Friday, July 10, 2015

Antigua & Barbuda - About

So, last week Anguilla teased me with thoughts of sun and sand.  This week it's Antigua & Barbuda, an island nation in the Lesser Antilles islands of the Caribbean.

I actually wrote this post and cooked this meal back in March while I was still in Chicago.  Chicago's March is, in my opinion, the worst month of the whole Windy City year.  It's usually not the coldest.  That usually goes to Janurary.  It's not even the snowiest.  But by the time March has come, all Chicagoans are just SICK of winter.

So when I saw all the beautiful beaches, great kayaking, snorkeling and rum, I was ready to go!  Average ocean temp is 79 degrees in March and the land would be around 83F.  In July it's 88F, which isn't too bad.

Can I go there now?

Barbuda only has two resorts.  Antigua controls most of the tourism.  It even has a harbor large enough to accommodate cruise ships.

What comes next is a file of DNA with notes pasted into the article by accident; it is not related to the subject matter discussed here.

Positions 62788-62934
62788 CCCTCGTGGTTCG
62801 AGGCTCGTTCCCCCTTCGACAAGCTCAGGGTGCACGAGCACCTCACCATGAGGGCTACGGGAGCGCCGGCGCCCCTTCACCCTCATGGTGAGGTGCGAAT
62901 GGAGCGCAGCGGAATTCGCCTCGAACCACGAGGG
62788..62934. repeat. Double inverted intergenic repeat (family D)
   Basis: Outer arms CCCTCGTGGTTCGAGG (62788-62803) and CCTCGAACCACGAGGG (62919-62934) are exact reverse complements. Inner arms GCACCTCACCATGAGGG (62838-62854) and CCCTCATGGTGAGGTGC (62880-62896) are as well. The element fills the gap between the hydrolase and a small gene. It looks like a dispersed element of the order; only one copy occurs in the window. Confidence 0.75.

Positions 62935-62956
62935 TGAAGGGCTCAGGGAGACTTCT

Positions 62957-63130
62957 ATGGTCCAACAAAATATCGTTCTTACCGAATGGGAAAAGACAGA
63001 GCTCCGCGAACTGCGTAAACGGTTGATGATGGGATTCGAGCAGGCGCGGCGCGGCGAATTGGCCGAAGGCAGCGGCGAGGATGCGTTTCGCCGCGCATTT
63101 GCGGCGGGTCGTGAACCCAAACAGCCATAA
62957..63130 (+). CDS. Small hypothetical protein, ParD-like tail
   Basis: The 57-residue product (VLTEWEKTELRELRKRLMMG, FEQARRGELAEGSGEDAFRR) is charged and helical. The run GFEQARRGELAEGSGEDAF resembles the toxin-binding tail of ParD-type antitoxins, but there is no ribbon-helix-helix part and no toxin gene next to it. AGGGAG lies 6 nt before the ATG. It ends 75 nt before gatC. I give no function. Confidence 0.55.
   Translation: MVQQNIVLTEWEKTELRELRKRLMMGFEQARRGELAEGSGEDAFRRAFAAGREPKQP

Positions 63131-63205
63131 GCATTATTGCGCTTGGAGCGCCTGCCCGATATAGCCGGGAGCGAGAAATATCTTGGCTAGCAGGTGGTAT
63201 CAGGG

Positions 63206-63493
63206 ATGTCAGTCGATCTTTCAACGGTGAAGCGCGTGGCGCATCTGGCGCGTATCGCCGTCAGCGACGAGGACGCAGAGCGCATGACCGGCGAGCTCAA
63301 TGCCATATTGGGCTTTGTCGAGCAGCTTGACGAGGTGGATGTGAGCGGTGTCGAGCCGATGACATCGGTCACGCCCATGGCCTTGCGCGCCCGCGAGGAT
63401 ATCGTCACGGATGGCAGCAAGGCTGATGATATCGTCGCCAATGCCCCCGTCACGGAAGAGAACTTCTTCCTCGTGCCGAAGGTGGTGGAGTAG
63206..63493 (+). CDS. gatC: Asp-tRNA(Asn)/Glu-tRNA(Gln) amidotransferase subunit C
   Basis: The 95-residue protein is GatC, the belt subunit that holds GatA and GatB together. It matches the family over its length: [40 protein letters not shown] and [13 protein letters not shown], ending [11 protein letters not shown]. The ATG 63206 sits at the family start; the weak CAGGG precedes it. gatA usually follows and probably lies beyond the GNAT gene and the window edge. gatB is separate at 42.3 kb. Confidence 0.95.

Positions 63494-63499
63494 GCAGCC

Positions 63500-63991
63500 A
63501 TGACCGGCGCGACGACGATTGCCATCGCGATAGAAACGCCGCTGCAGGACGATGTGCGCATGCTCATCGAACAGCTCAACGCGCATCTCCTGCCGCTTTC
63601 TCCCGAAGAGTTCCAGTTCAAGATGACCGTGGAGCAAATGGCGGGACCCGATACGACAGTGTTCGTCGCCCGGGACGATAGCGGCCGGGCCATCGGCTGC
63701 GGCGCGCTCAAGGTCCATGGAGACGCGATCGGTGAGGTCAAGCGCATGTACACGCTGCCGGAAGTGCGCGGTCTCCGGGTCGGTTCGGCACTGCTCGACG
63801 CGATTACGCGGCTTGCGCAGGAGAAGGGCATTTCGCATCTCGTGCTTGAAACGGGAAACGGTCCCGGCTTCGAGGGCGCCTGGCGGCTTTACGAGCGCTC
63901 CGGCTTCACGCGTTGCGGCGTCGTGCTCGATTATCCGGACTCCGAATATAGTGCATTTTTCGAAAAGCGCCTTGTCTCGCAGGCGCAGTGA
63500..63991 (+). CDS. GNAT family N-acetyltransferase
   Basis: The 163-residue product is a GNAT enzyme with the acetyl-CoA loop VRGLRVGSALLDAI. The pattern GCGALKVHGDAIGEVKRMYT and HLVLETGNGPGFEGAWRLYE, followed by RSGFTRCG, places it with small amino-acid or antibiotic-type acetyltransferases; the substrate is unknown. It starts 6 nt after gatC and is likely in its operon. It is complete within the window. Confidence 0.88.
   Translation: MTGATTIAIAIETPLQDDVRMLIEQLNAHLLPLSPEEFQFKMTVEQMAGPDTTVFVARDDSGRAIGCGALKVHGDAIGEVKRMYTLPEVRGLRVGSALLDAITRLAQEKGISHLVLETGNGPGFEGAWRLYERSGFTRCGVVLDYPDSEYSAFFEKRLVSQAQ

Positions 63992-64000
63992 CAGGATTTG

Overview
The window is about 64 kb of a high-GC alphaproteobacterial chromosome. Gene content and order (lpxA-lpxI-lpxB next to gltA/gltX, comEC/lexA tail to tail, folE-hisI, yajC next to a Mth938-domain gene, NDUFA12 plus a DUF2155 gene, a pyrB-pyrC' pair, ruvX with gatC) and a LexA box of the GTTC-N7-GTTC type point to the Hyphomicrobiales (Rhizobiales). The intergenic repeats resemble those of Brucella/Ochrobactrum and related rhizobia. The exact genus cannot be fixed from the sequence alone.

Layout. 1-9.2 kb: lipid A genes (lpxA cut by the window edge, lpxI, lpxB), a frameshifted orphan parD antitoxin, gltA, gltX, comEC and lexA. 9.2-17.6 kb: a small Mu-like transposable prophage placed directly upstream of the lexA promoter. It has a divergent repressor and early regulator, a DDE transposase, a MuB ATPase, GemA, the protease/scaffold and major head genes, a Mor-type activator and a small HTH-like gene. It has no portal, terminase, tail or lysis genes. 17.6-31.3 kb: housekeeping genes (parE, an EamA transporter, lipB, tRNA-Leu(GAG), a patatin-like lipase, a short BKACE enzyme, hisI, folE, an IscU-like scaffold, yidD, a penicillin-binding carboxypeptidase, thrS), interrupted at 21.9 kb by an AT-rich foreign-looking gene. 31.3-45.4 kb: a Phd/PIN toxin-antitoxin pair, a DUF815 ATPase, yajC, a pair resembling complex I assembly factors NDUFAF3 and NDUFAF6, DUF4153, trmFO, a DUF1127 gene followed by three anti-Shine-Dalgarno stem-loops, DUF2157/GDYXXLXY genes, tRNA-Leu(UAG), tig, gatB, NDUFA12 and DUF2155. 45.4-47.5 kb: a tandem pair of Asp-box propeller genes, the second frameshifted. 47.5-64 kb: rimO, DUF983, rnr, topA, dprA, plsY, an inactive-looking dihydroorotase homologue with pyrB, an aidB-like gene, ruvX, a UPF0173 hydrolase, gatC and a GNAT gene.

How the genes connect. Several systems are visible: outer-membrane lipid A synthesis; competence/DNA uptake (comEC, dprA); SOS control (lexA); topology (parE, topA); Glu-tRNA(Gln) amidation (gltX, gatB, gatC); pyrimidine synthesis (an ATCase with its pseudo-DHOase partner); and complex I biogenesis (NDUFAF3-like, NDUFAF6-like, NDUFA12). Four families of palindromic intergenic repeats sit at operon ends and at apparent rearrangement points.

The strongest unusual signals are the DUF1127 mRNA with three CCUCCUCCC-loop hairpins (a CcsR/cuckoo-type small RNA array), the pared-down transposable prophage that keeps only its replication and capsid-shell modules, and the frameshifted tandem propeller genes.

Hum, a cruise would be okay too.

Okay, enough about my vacation fantasies.  But those chairs do look pretty lonely...

Sugar is grown on both islands, but as you can imagine by those pictures, tourism is a major industry.  So one more picture.

Antigua was named by Christopher Columbus himself after The Virgin of the Old Cathedral (La Virgen de la Antigua).  The Brits ended up getting the islands and it remained a British colony up until 1981.  Now it's independent but is still in the Commonwealth.

The vast majority of the inhabitants are descendants of slaves.  96% of the population identifies as African decent.  Antigua was the first British colony to completely do away with slavery.

When I hear "Carnival", I think of Rio's Mardi Gras, but in Antigua & Barbuda, it's a 10 day celebration of the abolition of slavery in July and August.

The official language is English, but most people speak a creole.

Most people are various type of Christian but some practice Obeah, which is similar to voodoo and descends from a conglomeration of various West African beliefs.

Many dishes are reminiscent of last week's Angola, which makes sense because many of the dishes were transplanted along with the people via the slave routes.  These foods include okra, eggplant and the polenta-like porridge, fungee.  Fungee is very similar to Angola's Funge, but it's made of cornstrach instead of cassava flour.


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